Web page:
Jobs go in VFF revamp

THE Victorian Farmers Federation (VFF) has made all its regional managers redundant in a move to revamp its contact with members.

Four managers based in Warrnambool, Benalla, Mildura and Traralgon received redundancy notices last Thursday, their positions to be replaced by a centralised hub in Bendigo employing four people.

Staff at the new centre will include two engaged in recruitment and two operating a call centre.

Those who have lost their jobs include Peter Walsgott, based in Warrnambool and representing the western region for the past nine years, Dennis Gale in the Sunraysia-Mallee region, Libby Skilbeck in the north-east and Ken Bailey representing the central and Gippsland regions. 

They were offered positions at the Bendigo centre but all have declined.

VFF president Peter Tuohey said the move was made because the 30-year-old system of regional managers was no longer working.

“We have to increase our membership if we are to survive,” Mr Tuohey said. “This restructure is aimed at improving services to members and we hope it will lead to an increase in membership.”

Chief executive Graeme Ford, a former regional manager, said the old method of cold-calling on farmers was no longer an efficient means of making contact.

“We’re changing how we operate to ensure we reach more farmers and regional communities across the state,” Mr Ford said. ‘‘It’s a response to changes in farm demographics — fewer, but larger commercial scale properties and a growth in smaller properties where off-farm work is the norm.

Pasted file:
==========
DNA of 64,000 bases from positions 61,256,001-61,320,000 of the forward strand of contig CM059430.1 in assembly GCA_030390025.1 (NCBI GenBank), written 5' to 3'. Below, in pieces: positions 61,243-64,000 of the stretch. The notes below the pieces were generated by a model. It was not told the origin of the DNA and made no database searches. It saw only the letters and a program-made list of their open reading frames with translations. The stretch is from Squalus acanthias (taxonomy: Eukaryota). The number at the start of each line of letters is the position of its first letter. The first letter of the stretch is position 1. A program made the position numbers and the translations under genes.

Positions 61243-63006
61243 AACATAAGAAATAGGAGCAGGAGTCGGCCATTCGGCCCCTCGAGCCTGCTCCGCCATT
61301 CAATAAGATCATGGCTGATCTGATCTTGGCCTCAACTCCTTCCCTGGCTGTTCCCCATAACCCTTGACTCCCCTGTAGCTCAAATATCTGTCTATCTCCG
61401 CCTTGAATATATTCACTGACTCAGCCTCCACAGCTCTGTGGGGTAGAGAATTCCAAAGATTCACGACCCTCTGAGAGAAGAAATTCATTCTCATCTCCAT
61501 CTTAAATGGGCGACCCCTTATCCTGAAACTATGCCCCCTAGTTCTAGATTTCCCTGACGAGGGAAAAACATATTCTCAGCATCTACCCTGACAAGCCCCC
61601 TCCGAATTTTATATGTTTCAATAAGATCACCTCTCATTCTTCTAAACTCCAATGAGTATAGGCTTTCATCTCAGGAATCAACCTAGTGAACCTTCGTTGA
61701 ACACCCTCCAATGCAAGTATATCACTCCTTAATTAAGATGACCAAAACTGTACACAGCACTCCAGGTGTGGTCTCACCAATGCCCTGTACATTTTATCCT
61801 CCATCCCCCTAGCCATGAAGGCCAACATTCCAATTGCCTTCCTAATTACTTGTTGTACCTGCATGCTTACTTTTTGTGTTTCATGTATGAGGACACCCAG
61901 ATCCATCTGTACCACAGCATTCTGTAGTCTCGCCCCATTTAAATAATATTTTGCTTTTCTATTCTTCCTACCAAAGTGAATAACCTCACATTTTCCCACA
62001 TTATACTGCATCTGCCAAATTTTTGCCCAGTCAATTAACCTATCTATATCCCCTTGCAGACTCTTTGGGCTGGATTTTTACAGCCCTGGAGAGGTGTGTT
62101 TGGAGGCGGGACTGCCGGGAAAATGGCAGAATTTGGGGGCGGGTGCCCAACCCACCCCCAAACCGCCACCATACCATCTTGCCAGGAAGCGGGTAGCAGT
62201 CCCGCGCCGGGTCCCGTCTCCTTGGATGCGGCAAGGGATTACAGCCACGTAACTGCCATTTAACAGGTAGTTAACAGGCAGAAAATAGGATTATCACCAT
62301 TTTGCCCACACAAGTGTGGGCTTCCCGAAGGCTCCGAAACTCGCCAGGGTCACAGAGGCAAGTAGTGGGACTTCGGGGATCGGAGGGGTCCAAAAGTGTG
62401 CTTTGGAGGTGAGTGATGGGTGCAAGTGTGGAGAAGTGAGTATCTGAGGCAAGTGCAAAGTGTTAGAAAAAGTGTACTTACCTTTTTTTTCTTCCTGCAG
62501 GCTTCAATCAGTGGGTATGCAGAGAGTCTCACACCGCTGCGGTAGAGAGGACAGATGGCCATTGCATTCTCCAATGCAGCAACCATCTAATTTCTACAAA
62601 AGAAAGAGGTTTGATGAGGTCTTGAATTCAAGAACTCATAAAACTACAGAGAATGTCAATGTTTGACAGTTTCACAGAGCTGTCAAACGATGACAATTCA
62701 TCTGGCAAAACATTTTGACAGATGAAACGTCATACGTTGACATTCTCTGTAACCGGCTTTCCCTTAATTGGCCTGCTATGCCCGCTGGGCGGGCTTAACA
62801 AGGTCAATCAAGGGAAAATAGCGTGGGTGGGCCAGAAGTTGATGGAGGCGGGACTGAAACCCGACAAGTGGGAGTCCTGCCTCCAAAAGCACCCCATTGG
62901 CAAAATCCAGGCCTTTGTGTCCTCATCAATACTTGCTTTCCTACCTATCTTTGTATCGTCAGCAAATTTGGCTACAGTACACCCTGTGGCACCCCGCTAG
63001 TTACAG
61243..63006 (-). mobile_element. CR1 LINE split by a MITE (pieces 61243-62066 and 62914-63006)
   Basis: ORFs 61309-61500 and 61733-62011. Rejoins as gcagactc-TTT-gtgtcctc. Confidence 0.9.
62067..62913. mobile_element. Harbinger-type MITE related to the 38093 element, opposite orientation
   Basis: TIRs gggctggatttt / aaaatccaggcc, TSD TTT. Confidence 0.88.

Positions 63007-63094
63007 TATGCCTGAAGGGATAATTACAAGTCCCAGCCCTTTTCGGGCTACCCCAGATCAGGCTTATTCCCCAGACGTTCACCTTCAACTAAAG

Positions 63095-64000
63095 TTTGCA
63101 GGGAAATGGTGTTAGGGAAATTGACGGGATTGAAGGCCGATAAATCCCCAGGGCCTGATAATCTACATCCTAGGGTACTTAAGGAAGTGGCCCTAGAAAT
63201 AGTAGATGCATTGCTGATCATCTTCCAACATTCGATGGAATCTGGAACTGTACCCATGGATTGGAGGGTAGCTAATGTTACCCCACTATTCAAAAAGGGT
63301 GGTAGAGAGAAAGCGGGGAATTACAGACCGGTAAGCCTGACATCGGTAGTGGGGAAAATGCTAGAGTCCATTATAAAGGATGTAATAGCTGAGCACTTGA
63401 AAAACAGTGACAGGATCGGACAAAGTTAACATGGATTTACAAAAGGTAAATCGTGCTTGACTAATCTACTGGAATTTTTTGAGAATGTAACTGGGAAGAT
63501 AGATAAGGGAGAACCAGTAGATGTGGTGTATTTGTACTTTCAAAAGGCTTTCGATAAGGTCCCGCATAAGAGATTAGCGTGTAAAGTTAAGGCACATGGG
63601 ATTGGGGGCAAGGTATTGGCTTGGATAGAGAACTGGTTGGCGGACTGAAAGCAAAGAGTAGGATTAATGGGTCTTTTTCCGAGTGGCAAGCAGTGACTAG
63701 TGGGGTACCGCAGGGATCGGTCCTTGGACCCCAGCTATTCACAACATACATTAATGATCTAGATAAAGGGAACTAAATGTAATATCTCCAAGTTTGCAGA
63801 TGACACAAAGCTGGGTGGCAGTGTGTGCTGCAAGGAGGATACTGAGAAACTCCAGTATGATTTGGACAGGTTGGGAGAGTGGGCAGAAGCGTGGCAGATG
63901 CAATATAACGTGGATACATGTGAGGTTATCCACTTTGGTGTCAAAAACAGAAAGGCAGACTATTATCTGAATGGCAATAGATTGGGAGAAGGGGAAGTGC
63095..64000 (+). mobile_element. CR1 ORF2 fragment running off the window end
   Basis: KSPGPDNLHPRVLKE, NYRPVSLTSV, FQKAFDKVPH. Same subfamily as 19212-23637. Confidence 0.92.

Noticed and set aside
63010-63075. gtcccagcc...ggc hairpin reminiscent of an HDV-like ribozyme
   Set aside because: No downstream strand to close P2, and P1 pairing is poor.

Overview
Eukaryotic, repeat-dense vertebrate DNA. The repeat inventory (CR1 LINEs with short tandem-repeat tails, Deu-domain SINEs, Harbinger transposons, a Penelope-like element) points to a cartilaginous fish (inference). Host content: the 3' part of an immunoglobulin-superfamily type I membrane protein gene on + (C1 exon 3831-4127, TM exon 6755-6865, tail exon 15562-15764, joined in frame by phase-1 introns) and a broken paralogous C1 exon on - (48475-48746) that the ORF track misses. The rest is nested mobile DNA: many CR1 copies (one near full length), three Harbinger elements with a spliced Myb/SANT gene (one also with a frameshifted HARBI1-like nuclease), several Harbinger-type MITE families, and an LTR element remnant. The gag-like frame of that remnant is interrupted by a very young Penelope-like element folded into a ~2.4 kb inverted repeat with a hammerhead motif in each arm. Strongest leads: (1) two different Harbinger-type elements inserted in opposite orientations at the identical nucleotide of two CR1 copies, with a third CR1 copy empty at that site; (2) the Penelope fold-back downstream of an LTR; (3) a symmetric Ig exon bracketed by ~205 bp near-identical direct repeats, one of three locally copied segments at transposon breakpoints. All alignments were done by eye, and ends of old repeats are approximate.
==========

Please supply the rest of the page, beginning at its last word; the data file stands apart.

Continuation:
“These changes have made cold-calling an inefficient way of making contact.”

Mr Ford said the VFF would be holding more forums and other events across the state to boost its regional presence.

The VFF had recently arrested an annual membership decline of about five per cent, Mr Ford said.

“Numbers are now steady at about 6500. 

‘‘We now need to reverse the decline and I believe this new approach with dedicated resources is the best way for the VFF to achieve that.

“An organisation like ours can’t survive without sufficient members to fund its services. 

‘‘We also need numbers to make partnerships with commercial companies worthwhile for the companies.”

Mr Ford said income from membership subscriptions made up about 60 per cent of VFF revenue, with the balance coming from partnerships with commercial companies and from tenants at its Farrar House headquarters in Collins Street.

shynes@fairfaxmedia.com.au

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